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Mr. Tight Watt: Heat pumps  Smart Choices Archive

Mr. Tight Watt: Heat pumps

Find out the answer to a question about heat pumps and outside temperatures.

Ask Mr. Tight-Watt

Mr. Tight Watt found several excellent references to answer this question about heat pump HVAC systems.

Question: At what temperature is a heat pump not effective and it becomes necessary to run the furnace on electric heat? –James, a Smart Choices reader

Answer: Typically an air source heat pump runs and can heat a home without backup resistance heat down to about the freezing level. A heat pump gets less effective the colder it gets (about 30 degrees F and below) – but it still operates and will continue to do so until it gets close to zero.

Information from other experts
1. Missouri Department of Energy. Electric heat pumps have been available for home heating for more than 30 years. Essentially an air conditioner running in reverse, heat pumps produce two to three units of heat energy for each unit of electrical energy consumed.

A seasonal efficiency rating for heat pumps has been devised by the U.S. Department of Energy (DOE). This rating, known as the Heating Season Performance Factor (HSPF), equals the average heating capacity in Btu-per-hour divided by the power consumption in watts. The efficiency of a heat pump increases with higher outdoor temperatures, therefore, seasonal efficiencies are higher in warmer climates.

Most heat pumps employ the same basic layout and components as the equipment of 30 years ago. With the emphasis in the last decade on energy efficiency, and with the advent of solid state controls, today's heat pump offers marked improvements in efficiency and reliability. New developments in heat pumps, including variable speed compressors and new compressor designs, are improving the HSPFs.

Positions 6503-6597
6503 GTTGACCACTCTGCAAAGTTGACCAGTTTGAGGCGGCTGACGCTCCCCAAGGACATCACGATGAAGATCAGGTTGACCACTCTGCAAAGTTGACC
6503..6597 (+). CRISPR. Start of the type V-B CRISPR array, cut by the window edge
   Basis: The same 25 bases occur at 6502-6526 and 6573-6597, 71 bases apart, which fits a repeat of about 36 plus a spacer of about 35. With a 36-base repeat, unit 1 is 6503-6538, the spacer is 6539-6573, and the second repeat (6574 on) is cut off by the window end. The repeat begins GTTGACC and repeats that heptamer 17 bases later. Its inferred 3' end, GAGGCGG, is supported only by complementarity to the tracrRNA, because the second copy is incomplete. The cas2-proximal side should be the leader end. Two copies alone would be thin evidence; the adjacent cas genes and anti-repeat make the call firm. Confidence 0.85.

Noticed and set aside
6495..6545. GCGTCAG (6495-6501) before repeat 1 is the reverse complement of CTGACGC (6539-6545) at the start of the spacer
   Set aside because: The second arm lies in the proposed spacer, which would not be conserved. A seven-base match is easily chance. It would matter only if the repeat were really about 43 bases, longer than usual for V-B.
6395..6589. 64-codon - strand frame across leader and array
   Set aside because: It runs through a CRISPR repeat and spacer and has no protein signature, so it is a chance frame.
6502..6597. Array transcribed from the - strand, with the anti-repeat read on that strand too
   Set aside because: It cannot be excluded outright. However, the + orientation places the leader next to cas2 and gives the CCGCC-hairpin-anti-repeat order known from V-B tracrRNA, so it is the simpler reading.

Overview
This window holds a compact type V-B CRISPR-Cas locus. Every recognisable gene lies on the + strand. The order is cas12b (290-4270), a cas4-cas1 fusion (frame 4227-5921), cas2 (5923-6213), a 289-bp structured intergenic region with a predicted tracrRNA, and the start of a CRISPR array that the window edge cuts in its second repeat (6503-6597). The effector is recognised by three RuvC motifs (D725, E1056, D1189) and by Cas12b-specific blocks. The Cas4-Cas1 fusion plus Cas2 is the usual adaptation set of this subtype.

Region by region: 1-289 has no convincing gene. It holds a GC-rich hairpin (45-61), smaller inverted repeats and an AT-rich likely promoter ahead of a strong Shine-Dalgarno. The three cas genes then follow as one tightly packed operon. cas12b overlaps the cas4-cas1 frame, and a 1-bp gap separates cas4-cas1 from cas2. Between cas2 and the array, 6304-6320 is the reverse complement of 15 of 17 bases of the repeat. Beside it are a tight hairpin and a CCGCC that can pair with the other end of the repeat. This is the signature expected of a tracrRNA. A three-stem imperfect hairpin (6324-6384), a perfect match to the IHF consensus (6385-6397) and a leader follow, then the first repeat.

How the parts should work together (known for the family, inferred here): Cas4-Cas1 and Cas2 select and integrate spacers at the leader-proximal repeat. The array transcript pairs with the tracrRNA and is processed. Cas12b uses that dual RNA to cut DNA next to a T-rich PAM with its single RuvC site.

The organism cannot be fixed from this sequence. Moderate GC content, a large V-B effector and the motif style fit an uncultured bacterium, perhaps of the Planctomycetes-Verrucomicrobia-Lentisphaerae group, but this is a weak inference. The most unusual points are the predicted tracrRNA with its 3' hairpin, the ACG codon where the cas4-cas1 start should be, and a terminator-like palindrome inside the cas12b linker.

Because heat pumps also provide cooling in summer, consideration should also be given to their cooling-efficiency rating or Seasonal Energy Efficiency Ratio (SEER). 

Air-to-air heat pumps are effective in winter at temperatures down to about 30 degrees F. Supplemental heat is necessary at temperatures below that.

Source: Missouri Department of Energy 

2. Energy Services Group.The supply air temperature is lower than that of a gas or oil furnace, so the heat pump may run longer to deliver the same amount of heat. When it gets close to 30° outside, the heat pump will run almost continuously. Remember that it is designed to do so.

You actually have two furnaces: the heat pump and the backup coils that look and act just like your toaster or oven coils. The heat pump is very efficient and inexpensive to run, but the backup is not as efficient and is more expensive to run. As the outside temperature drops to about 30°F, the heat pump starts to need help from the backup. Your thermostat will automatically add backup heat as needed, and that proportion increases from no backup at 30° to all backup at close to 0°. Remember that this happens without any help on your part.

Source: Energy Services Group

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